Settling into our new digs! Most important thing to note? Where’s the closest library?

As people who work with youth, we must continually examine our culture and engage with teens to break down these harmful stereotypes. One way to do this is through collection development. Whatever our personal bias, we must actively develop diverse collections, and seek and purchase titles with varying discussions about teenage sexuality
How Librarians Can Help Fight the Culture of Slut-Shaming | School Library Journal

Settling into our new digs! Most important thing to note? Where’s the closest library?

We’re moving.

We’re moving.

The biggest issue with equating the library with a Netflix for books is that it sends a false message that libraries are worth little more than $8 or $12 or $20 a month. That the services offered in libraries are little more than options to which people can subscribe, rather than actual services anyone can utilize at any time.

When the library is made to be seen as a business, rather than the heart of a community or a fundamental service made possible through citizen-approved tax dollars, it makes the library expendable. That expendability then moves down the chain: staff salaries get cut, then staff withers, then more programs and projects that benefit the community — books and movies and CDs and magazines and newspapers and wifi and computer access and database subscriptions and programs for all shapes, colors, and sizes of people — disappear, too. It detracts from the unique aspects that make a library what it is: a place for all, rather than a place for some.

Libraries reach out where Netflix reaches in.

from Libraries Are Not a “Netflix” for Books.  (via catagator)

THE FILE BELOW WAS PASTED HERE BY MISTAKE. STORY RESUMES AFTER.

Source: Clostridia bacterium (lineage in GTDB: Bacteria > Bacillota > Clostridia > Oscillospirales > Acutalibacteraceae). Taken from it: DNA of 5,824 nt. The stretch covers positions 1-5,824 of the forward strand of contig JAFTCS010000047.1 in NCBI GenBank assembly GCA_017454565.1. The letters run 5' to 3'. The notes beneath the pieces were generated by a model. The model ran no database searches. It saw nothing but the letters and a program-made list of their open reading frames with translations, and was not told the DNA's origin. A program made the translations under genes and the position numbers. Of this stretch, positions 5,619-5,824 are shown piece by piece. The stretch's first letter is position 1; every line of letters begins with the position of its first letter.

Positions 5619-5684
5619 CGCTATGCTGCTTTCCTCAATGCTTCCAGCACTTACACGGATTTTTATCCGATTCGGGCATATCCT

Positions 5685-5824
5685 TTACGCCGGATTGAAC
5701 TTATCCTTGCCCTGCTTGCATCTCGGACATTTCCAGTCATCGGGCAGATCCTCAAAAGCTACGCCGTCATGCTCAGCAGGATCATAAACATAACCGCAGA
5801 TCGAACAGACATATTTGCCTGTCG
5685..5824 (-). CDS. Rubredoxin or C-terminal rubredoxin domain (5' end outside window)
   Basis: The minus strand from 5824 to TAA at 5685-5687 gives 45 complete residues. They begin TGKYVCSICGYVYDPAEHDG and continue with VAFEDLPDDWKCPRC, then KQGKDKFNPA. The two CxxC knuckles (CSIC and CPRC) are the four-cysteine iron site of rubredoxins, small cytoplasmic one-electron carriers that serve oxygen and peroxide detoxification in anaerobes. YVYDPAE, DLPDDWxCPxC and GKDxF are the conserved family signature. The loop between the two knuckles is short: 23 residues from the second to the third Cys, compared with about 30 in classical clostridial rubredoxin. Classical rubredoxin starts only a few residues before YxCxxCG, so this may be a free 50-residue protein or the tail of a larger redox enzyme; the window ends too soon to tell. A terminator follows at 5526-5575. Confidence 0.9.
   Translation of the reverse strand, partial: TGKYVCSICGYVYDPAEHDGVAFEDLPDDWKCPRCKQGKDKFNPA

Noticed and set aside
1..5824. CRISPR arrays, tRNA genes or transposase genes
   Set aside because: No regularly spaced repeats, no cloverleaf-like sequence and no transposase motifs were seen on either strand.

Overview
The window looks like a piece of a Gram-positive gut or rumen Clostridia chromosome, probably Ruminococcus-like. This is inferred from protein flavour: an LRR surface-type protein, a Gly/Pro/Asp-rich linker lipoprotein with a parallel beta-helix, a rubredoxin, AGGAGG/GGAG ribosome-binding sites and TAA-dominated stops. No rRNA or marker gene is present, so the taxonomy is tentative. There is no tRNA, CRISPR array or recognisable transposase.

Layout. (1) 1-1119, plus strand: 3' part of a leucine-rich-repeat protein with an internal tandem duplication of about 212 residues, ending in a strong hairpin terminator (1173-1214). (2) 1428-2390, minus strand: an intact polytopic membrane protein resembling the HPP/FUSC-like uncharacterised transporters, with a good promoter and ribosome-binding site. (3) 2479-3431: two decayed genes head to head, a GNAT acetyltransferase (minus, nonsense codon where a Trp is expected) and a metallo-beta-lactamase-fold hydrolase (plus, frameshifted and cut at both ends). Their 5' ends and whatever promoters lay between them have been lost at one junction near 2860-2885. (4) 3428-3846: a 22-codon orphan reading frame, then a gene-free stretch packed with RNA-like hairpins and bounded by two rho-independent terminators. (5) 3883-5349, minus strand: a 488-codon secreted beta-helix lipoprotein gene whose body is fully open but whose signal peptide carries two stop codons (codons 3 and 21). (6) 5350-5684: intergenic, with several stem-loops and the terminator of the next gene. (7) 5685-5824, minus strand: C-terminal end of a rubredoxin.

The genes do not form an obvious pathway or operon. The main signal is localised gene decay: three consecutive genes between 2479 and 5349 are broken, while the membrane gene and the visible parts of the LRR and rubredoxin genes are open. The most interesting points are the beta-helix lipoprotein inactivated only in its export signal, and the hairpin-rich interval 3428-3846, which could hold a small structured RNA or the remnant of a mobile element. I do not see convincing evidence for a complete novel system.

(via libraryjournal)

Top Shelf Reveals Cover for Book 2 of ‘March’ — Good Comics for Kids http://ow.ly/zb386

Top Shelf Reveals Cover for Book 2 of ‘March’ — Good Comics for Kids http://ow.ly/zb386

Youth librarians are well-positioned to embrace the social justice roots of librarianship. They can use their financial capital and professional credibility to demand that the large, mainstream publishers put out books that reflect the youth our libraries serve
Librarians Have Buying Power—Let’s Use It for Change | School Library Journal
"Yep. Madame Tussauds created wax figures of Brian Floca and Kate DiCamillo for people to photograph."
The State of Doughnuts in Las Vegas, Nevada (or 2014 ALA Annual Conference Recap) 100 Scope Notes

"Yep. Madame Tussauds created wax figures of Brian Floca and Kate DiCamillo for people to photograph."

The State of Doughnuts in Las Vegas, Nevada (or 2014 ALA Annual Conference Recap) 100 Scope Notes

kishizuka:

If this doesn’t give you hope for humanity… (via Lower 9th Ward librarian wins first Lemony Snicket Prize | NOLA.com)

kishizuka:

If this doesn’t give you hope for humanity… (via Lower 9th Ward librarian wins first Lemony Snicket Prize | NOLA.com)

… I believe that using square footage is unfair to urban libraries, and to our customers who are disproportionately low-income, unemployed, or underemployed. Our libraries total approximately 220,000 square feet and the cost over the last three years of delivering access to digital information is approximately $4 per square foot. In general, urban libraries are more crowded and serve many more customers in smaller spaces than our suburban or rural counterparts…
The FCC To Vote on $5 Billion E-Rate Proposal, Librarians Are Speaking Out | School Library Journal
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